Note to Reporters: Vickie Bajtelsmit is a finance professor in the Colorado State University College of Business and the author of three personal finance books.
Under current tax rules, households with income greater than $100,000 cannot convert traditional Individual Retirement Accounts (IRAs) to Roth IRAs. However, as part of the 2006 Bush tax cuts, this income limit will be removed in 2010. So it’s a great time to consider whether this retirement saving strategy is right for you.
To understand why you might want to convert your traditional IRA, you may first need a brief primer on IRAs. Although both traditional and Roth IRAs are designed to encourage you to save for retirement by giving you a tax break, they do so in very different ways.
Contributions to a traditional IRA are tax-deductible whereas Roth IRAs are funded with after-tax income. The contribution limit for either type is $5,000 for 2009 ($6,000 for taxpayers age 50 and over). If you’re in the 25% tax bracket, the tax deductibility of the traditional type means that your actual cost of putting in the $5,000 is $3,750, because you’ll save $1,250 from the tax deduction.
Withdrawals from traditional IRAs are taxed at the time of withdrawal at whatever your tax rate is at the time. The big advantage of the Roth is that you can withdraw it tax-free. Essentially, a Roth gives you tax-free earnings forever.
Since taxes on contributions and investment earnings are due when you convert to a Roth, why would you ever want to do so? If you believe, as I do, that tax rates will rise in the future, it’s preferable to pay the lower tax rate now in return for not paying a higher rate when you withdraw the funds.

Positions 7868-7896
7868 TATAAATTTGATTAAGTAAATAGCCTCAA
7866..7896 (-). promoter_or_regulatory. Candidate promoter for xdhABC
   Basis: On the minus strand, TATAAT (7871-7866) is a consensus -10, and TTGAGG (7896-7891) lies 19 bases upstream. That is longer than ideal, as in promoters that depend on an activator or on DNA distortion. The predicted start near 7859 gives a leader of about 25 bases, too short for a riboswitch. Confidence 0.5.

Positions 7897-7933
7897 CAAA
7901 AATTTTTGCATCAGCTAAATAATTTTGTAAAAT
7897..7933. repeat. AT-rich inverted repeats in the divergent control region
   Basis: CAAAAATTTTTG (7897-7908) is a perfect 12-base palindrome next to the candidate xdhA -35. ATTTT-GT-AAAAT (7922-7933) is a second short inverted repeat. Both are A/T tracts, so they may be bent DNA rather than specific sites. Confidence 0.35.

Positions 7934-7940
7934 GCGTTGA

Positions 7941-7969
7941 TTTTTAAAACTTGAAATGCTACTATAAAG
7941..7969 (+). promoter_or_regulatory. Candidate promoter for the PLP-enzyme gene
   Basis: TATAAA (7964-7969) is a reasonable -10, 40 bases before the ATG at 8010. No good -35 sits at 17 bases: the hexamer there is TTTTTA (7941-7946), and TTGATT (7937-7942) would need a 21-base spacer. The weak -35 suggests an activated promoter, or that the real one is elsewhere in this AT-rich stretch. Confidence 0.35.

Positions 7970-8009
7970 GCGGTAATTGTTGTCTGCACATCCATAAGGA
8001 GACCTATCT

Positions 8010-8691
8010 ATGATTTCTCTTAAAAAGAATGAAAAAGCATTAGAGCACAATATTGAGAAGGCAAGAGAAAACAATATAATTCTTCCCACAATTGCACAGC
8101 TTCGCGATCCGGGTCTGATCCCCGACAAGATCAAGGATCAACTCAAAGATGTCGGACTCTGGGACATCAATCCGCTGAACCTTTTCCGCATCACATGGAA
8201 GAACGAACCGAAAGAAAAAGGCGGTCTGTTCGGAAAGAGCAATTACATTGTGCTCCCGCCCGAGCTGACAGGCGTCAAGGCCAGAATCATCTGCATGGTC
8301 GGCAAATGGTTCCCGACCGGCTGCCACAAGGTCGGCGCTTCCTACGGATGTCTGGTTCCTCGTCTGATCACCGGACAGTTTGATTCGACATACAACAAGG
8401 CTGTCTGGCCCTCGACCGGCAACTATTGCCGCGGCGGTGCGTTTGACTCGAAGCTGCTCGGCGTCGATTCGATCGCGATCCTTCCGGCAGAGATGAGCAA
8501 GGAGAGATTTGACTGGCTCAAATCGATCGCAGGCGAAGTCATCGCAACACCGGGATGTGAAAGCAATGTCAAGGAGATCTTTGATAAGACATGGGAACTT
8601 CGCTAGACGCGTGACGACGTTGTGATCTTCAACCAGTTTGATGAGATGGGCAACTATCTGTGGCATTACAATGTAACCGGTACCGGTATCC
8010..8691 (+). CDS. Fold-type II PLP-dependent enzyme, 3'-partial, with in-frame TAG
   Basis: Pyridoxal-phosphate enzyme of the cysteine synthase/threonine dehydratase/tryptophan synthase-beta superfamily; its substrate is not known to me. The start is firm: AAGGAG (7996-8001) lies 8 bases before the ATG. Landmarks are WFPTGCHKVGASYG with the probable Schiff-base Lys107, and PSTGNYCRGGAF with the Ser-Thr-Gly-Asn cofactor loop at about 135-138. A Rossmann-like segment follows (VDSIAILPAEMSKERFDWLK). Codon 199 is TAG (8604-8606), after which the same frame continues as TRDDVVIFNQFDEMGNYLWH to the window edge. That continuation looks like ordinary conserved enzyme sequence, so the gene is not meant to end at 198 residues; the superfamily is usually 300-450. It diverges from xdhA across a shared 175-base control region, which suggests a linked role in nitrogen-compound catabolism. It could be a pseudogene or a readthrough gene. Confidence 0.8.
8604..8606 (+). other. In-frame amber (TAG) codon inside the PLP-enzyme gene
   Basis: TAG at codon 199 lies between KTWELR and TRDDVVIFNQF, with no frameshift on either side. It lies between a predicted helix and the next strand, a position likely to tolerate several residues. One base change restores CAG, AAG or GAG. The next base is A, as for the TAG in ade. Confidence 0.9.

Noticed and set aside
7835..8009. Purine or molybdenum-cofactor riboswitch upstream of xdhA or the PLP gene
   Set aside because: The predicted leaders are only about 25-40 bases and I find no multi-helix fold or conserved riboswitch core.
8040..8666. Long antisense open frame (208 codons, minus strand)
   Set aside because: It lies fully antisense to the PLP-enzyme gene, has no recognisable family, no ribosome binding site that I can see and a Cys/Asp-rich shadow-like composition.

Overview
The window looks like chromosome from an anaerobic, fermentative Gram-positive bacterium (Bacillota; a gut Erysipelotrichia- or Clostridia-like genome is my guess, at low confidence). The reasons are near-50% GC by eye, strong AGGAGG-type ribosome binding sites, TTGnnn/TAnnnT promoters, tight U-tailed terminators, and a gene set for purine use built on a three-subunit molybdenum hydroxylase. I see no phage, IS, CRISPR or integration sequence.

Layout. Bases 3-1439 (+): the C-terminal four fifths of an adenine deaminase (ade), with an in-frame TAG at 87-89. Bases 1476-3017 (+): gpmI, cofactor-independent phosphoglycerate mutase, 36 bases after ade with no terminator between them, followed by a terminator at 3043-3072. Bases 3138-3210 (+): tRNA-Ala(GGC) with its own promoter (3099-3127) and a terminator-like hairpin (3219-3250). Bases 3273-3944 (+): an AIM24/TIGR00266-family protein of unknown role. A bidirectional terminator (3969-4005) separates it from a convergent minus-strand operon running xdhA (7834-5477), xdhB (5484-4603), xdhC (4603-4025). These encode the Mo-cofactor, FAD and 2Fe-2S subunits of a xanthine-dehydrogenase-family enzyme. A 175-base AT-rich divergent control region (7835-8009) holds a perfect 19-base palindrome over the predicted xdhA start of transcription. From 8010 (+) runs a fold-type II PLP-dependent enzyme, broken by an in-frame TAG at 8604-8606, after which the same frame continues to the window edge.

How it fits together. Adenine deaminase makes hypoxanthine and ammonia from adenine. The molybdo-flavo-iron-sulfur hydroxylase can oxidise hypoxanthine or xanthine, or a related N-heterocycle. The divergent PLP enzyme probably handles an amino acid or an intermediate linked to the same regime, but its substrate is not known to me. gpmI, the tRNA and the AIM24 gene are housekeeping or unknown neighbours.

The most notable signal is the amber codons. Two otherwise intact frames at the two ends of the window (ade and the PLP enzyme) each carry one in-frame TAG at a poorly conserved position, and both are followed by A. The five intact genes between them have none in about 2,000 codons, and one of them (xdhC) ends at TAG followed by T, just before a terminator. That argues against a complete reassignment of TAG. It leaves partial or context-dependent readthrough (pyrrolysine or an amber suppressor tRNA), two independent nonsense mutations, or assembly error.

If you plan to retire early, you can take distributions from a Roth, up to the amount of your actual contributions, prior to age 59 ½ without taxes or penalties. In contrast, early withdrawals from a traditional IRA are subject to federal and state income tax as well as a 10 percent penalty.
You can also use up to $10,000 of your Roth toward a first time purchase of a home for yourself, your child, or grandchild. Another advantage of the Roth is that there is no requirement that you begin taking distributions by age 70 ½ as required for traditional IRAs. You could even leave the Roth to your heirs to enjoy tax-free distributions later on.
Taking all of these advantages into consideration, I still wouldn’t conclude that everyone should have a Roth. However, the younger you are, the lower your tax bracket right now, and the higher you expect your income in retirement to be, the more it probably makes sense.
If your income is too high to open a Roth or to convert your traditional IRA right now, think about converting in 2010. You may also be able to move old 401(k) accounts to IRAs and convert them as well.
Of course, you should consult with a financial advisor about any of these strategies. You will owe taxes on the converted assets, but this may be a great year to pay them, particularly if you have experienced investment losses. The tax rules allow you to either pay the taxes in 2010 or spread them out between tax years 2011 and 2012, so that might give you a little breathing room.
One caveat–even if you are able to convert to a Roth, you may not be able to add new contributions to this account in future years. Eligibility is phased out between $105,000 and $120,000 for singles ($166,000 and $176,000 for married). If you’re lucky enough to make too much money, you’ll have to make new contributions to a traditional deductible IRA.